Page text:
February 5, 2010 | Grades 1 & 2 In This Issue: Apple's New Tech Toy; Protecting Football Players; A Colorful Look at Dinosaurs
Save a (Apple) Tree: Get an iPad
Apple has introduced a new product it hopes will build upon the success of the iPhone and the iPod Touch. The company claims that the iPad will take paperless reading to new heights. The 1/2-inch-thick computer is more than an e-book; people can use it to surf the Internet and tap into 140,000 iPhone apps.
Discuss with your child the things that you both might miss if books disappeared from library shelves and your life.
Do a reading exercise. If you have an e-reader, great! If not, no problem—find a magazine or newspaper article, poem or storybook to read online. If possible, try to choose a text that you can also read in book or newspaper form.
Read from the computer and then from paper. Take note of the following: time you spent with each medium; level of satisfaction and interest; things missing.
In recent years, researchers have been taking a close look at the game of football. Their findings are troubling: the tackles and blows common during games can seriously injure players' brains. Studies indicate that these injuries often lead to early onset of Alzheimers and depression. Last fall the NFL adopted a new policy requiring players to be cleared by independent brain-injury experts before returning to a game or practice. Several states are considering or have passed similar policy for youth sports.
Activity Ideas - Language Arts Writing
Suggest to your child that together you write a letter to a favorite player or to an official within the NFL. First, decide what you want to say. Do you want to urge people to do more to protect players? Or do you simply want to tell a player how good you think they are?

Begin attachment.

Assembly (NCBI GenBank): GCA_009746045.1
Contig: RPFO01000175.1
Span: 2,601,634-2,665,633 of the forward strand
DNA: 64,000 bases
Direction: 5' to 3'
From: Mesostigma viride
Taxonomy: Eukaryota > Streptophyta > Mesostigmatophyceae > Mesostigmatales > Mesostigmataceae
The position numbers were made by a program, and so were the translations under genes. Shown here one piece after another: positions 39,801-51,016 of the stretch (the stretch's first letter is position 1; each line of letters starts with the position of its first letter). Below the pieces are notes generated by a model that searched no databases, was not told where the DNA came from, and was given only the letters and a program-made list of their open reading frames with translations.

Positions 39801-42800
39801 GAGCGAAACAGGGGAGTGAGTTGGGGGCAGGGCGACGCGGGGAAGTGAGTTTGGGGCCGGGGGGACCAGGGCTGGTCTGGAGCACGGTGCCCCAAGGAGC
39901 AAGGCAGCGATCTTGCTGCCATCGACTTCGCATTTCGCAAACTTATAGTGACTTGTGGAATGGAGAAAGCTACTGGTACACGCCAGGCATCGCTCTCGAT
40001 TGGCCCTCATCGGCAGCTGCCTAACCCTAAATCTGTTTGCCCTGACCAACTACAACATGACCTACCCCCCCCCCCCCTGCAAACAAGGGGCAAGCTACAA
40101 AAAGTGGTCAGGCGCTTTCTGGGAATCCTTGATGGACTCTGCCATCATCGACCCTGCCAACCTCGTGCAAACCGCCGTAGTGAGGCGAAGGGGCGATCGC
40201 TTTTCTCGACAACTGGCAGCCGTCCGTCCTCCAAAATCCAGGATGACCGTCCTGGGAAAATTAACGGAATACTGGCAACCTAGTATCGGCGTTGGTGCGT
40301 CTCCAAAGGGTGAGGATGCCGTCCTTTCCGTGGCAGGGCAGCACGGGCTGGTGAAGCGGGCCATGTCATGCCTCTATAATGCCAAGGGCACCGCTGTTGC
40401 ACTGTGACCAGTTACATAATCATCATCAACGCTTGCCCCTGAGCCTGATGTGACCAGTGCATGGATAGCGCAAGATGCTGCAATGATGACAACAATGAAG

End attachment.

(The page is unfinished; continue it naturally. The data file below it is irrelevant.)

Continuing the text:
Once you know what you want to say, discuss what tone to take. Is it a friendly letter or do you want to ask for changes to the game?
Be sure the letter is brief and to the point in either case.
Recently scientists announced that they had discovered the color of a dinosaur that lived 125 million years ago. How? By studying its fossilized feathers. A bird's feathers get color from pigments contained within a capsule-like structure in the feather. The shape of the capsule depends on its color. Using this information, researchers found that the dinosaur's tail was covered with ginger and white feathers. For now, featherless T-Rex's true colors remain a mystery.
Have your child research a dinosaur he or she would like to learn more about (see below).
Suggest that your child draw the dinosaur using colors to match its behavior, reputation or eating habits.
Ask your child to provide a color key that reveals their reasons for choosing each color, i.e., Red = Carnivorous, Blue = Minds its own business, Yellow = Low "Man" on Totem Pole, etc.
ASK: Did any other characteristics or facts about the dinosaur influence your portrayal? If so, how?
Discuss the ways that drawings or photos can add information or details to the text.